This Day In History, October 4th

What happened on this day in history: The Gregorian calendar is introduced, the Battle of Cable Street rocks London, Janis Joplin dies in Los Angeles, and more important events from October 4th.

1582: The Gregorian Calendar Is Introduced

Pope Gregory XIII introduces the Gregorian calendar. The new calendar “fixed” a mistake in the previously-used Julian calendar, which had miscalculated the length of a solar year by 11 minutes and caused Easter to move further and further from the spring equinox.

Though Catholic countries quickly adopted the new calendar, others were more recalcitrant — Greece, for example, didn’t adopt the Gregorian calendar until 1923. Nevertheless, it became the most widely-used calendar in the world, a distinction it holds to this day.


1936: The Battle of Cable Street Takes Place

October 4th In History

National Media Museum/Daily Herald Archive/SSPL/Getty ImagesOswald Mosley, the leader of the British Union of Fascists, triggered the Battle of Cable Street when he and his paramilitary Blackshirts marched through East London.

The Battle of Cable Street breaks out between fascists and anti-fascists in East London. The impetus for the battle came from Sir Oswald Mosley, the leader of the British Union of Fascists, who announced that his paramilitary “Blackshirts” would march through the largely Jewish section of East London. Despite support from the police, Mosley and the Blackshirts were met with fierce resistance by anti-fascists, who eventually beat them back.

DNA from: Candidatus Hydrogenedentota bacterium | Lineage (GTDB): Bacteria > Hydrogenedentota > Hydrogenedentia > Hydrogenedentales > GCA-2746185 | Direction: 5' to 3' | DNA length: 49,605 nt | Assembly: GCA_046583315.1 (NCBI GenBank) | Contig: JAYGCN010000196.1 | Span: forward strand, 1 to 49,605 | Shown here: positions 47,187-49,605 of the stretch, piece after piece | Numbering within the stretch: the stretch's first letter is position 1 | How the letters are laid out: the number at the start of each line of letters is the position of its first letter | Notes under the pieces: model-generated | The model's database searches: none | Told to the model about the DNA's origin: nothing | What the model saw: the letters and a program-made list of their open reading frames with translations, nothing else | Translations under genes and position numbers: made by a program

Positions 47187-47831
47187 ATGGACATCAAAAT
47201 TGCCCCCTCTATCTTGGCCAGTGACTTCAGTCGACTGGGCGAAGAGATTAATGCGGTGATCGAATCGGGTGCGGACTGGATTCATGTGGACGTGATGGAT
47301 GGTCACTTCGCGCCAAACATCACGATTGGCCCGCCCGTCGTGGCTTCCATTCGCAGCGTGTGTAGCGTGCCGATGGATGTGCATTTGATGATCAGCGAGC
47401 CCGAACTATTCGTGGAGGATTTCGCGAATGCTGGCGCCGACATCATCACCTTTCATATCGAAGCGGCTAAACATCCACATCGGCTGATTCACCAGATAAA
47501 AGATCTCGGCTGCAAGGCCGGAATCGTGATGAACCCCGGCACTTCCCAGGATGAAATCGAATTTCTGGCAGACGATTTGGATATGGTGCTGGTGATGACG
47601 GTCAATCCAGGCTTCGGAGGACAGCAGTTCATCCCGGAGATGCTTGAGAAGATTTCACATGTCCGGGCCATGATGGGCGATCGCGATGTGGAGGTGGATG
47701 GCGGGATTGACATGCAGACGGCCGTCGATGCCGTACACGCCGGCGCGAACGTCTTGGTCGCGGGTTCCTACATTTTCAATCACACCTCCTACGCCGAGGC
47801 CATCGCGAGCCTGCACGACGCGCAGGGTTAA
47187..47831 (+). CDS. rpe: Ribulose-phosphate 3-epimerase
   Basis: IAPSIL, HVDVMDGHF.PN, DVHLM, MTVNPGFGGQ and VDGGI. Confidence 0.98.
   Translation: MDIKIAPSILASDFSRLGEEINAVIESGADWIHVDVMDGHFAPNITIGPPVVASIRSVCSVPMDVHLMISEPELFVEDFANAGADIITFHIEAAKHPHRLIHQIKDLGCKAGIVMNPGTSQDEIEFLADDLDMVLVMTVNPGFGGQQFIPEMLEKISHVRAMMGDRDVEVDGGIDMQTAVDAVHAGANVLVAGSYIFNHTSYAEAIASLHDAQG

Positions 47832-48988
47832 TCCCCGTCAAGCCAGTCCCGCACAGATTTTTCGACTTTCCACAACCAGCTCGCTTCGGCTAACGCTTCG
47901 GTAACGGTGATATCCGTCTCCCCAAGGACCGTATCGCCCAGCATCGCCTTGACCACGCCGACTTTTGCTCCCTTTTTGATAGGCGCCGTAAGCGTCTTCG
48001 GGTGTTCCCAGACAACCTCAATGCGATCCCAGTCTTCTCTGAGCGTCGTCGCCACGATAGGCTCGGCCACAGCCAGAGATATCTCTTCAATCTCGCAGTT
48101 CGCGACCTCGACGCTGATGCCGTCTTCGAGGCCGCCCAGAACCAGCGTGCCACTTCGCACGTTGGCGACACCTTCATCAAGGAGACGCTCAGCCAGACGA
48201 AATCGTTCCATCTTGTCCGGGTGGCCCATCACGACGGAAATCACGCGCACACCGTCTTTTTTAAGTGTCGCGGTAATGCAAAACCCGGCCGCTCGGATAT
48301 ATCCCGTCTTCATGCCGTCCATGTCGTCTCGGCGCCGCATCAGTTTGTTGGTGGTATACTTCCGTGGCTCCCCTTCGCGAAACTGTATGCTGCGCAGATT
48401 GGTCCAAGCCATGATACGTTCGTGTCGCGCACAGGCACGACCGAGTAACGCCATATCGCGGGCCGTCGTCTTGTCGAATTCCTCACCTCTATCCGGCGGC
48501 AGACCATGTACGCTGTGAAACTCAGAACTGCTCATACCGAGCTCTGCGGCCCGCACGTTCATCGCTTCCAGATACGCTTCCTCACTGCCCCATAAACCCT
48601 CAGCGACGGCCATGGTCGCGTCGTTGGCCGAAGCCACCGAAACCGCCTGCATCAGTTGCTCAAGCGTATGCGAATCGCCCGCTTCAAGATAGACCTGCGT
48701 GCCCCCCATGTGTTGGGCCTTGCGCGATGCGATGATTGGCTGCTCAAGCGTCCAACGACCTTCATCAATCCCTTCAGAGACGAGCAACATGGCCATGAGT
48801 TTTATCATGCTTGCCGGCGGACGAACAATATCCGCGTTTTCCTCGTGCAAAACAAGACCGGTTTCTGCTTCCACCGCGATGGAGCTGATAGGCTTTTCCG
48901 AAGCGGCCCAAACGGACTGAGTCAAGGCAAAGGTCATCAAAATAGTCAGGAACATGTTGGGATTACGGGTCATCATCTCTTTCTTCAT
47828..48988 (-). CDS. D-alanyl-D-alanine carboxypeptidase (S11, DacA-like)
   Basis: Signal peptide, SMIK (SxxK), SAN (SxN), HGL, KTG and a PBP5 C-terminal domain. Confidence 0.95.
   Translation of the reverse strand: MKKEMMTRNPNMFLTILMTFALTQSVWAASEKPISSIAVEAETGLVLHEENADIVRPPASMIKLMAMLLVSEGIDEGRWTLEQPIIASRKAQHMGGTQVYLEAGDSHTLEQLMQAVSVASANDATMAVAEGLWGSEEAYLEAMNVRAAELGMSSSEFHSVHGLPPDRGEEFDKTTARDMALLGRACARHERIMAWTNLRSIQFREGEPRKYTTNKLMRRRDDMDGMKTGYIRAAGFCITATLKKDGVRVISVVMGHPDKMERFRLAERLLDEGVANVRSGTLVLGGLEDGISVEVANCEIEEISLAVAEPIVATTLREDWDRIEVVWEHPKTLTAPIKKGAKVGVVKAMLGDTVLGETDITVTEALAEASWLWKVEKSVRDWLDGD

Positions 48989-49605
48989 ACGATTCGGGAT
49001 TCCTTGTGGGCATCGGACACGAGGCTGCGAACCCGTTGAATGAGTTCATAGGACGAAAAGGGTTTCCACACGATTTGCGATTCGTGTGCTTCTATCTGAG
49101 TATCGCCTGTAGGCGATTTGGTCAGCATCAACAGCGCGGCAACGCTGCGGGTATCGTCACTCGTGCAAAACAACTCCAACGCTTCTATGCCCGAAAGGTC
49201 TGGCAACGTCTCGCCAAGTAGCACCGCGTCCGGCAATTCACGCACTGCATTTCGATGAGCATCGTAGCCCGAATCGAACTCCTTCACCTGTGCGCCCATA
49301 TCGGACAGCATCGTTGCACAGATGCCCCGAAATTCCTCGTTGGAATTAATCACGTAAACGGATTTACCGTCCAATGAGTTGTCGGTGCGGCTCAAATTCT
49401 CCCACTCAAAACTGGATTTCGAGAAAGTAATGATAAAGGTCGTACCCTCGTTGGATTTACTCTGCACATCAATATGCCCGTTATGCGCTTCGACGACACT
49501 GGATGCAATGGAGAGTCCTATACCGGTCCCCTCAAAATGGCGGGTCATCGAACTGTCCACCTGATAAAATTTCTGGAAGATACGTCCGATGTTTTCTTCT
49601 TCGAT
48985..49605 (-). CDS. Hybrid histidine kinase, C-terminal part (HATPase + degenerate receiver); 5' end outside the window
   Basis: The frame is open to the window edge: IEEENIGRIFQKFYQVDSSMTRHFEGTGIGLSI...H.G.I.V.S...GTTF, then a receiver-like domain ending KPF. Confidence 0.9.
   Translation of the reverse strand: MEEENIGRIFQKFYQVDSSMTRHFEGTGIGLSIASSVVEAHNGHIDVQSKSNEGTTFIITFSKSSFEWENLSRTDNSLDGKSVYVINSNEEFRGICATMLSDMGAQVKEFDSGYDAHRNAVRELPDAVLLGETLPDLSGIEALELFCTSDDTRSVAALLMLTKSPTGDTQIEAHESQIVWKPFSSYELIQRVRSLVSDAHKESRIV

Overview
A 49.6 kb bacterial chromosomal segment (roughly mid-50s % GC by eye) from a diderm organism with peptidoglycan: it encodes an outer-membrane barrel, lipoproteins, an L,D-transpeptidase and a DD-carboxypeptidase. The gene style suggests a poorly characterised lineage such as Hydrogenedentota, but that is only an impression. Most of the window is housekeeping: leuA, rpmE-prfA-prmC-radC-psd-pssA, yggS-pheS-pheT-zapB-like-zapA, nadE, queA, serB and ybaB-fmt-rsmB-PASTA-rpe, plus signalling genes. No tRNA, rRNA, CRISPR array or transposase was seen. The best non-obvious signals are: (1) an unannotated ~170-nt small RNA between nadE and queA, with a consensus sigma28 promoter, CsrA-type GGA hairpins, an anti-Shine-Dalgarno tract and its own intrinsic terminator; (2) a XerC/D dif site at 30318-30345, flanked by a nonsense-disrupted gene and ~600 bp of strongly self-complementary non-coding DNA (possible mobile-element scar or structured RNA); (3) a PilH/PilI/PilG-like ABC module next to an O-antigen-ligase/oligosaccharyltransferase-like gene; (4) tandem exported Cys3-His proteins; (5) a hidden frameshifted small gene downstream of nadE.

1957: The USSR Launches Sputnik 1

The Soviet Union launches Sputnik 1 from the Tyuratam launch base in the Kazakh Republic. The first satellite to orbit the Earth, Sputnik’s launch triggered the start of the Space Race between the U.S.S.R. and the United States. Americans, shocked by the Soviet satellite, poured money into their own space program and launched a satellite called Explorer 1 in 1958.


1970: Janis Joplin Dies

Janis Joplin At Shea Stadium

Bettmann/Getty ImagesJanis Joplin at Shea Stadium on August 6, 1970.

Janis Joplin dies of a heroin overdose at the age of 27 in Los Angeles, California. A rock and blues singer, Joplin rose to fame in the late 1960s and performed at the iconic Woodstock music festival. Today, she’s remembered for iconic hits like her cover of “Piece of My Heart” — as well as her tragic inclusion in the 27 Club.